We can all do better by not doing what we shouldn’t be doing while leading our teams, yes?  Thanks for the coaching John!  He also offered What to do, which I will post next.



Did you like this little ditty?  You might enjoy my website and book, too:  The Peace & Power of a Positive Perspective© Please check it out.

Cowboy Up!


We’re past the midpoint of Denver’s National Western Stock Show & Rodeo.  Never been?  If not, you should definitely add it to your fantasy list that I spoke of last week (see 2014 – A Year of Fulfillment?).

Denver’s National Western is a great opportunity for those of us from urban roots to walk a mile in the shoes of those with rural roots.  As a bonus, you can mingle with cowboys large and small!


There’s much we can apply today that originated from the farm; the ranch; and the Old West.  James P. Owen in his book, Cowboy Ethics: What Wall Street Can Learn From The Code Of The West© does a better job than I can in describing many of these applications.

We don’t have to be a cowboy to “ride for the brand”; and “the brand” can be both our professional brand as well as our personal brand.  Much has been written about the term brand (see ).  I would summarize it simply:

Brand identifies what makes one distinct from others.

What makes your personal brand “distinct”?  What is the cowboy in you?  Do you use cowboy logic when sizing up situations?

Cowboy secrets to life’s success:

1. Don’t let your head strap your hand to anything your butt can’t ride.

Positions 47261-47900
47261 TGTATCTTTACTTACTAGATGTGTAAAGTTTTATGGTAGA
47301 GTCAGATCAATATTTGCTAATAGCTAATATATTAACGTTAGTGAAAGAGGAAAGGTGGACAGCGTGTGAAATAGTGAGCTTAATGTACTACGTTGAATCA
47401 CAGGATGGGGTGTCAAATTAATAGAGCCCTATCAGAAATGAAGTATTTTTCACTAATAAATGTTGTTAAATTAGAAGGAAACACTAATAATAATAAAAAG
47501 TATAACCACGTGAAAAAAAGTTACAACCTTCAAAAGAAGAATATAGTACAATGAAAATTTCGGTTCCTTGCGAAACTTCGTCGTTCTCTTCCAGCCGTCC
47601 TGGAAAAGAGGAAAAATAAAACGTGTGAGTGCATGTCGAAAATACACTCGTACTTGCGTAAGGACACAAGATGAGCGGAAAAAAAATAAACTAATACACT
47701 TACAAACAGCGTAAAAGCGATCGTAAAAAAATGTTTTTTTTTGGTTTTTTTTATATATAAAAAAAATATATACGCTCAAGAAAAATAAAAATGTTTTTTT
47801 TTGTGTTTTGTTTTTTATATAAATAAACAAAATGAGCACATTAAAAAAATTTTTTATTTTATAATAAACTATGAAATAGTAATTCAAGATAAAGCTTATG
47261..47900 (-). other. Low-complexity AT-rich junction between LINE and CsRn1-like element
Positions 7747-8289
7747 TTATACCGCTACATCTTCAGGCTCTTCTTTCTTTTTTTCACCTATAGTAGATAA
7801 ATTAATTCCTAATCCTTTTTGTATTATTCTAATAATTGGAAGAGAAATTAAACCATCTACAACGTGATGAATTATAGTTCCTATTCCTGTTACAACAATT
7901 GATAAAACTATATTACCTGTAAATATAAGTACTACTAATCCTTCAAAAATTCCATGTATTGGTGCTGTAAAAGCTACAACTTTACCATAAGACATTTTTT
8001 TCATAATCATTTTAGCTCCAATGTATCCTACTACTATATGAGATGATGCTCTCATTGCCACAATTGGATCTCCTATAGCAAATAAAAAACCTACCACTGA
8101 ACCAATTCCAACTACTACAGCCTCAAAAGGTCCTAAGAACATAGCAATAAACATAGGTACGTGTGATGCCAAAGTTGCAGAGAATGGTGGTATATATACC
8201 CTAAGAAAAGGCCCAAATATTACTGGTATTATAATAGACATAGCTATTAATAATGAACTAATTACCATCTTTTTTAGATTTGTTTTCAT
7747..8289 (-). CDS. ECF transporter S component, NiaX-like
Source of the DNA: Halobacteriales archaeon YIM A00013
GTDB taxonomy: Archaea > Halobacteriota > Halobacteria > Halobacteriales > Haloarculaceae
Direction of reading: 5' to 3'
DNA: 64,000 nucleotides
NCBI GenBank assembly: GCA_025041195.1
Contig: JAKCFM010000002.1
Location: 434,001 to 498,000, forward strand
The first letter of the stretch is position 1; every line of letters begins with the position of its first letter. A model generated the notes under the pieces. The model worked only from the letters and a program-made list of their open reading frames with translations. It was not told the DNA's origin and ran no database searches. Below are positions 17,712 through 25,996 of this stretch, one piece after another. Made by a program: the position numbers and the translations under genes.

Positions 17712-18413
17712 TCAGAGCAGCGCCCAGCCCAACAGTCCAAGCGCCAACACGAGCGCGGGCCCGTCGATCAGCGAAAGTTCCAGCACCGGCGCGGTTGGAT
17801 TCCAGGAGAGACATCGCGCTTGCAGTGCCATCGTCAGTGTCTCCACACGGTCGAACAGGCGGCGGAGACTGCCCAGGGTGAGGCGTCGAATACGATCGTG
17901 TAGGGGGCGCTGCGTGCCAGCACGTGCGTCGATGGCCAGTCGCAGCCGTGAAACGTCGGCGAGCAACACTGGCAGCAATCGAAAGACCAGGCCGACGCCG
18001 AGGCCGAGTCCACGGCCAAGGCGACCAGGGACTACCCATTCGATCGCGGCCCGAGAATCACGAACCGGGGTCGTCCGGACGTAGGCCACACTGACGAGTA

2. Never corner anything meaner than you.

Unknown Sage

This excerpt from my book I try to apply to my personal brand every day:

Dedicated to the American Cowboy – may we all learn to be more like them. 

Now, I’m no cowboy; but I know one.

Cowboys are quiet, polite – men of few words; comfortable just listening while others around them bark at the moon nonstop.

No, I’m no cowboy; but I’ve heard one.

Cowboys have a reserve of strength far and above the average person – physical strength to be sure; but also great emotional strength.

I’m definitely no cowboy; but I’ve seen one.

Cowboys have the ability to remain in control even while every living thing around them, man and beast, spooks in mortal fear.

True, I’m no cowboy; but I’ve been protected by one.

Cowboys remain focused even with adrenaline rushing through their veins when they’re bull riding, or racing flat out, one-handed on horseback, to rope an escaping calf.

Yes, I’m no cowboy; but I’ve lived with one.

Cowboys are fearless especially at the age of 15 when they look down in the chute and prepare to mount a bare back bucking bronco at their very first high school rodeo competition.

Absolutely, I’m no cowboy; but I’ve filmed one looking down that very chute.

Cowboys always believe they can.  The cowboy feels that sigh of relief when he’s all twisted up in the dirt, having fallen off a stumbling horse and the rodeo announcer comes on the PA system and says, “Well folks, he’ll have an option for a re-ride.”

So, I’m no cowboy, but I’ve sat next to his Mother in the stands when we heard that Rodeo Announcer come over the P.A. System to say, “Well folks, he’ll have an option for a re-ride.” And as the announcer glanced down to the stands to see her reaction he quickly added, “But his Mother says NO!”

You see, I know a lot about cowboys.  That’s why I’m so sure I’m not one.  No, I’m no cowboy, but my son Kevin is.  And every day I try to be a little bit more like him.


Did you like this little ditty?  You might enjoy my website too:  The Peace & Power of a Positive Perspective© Please check it out.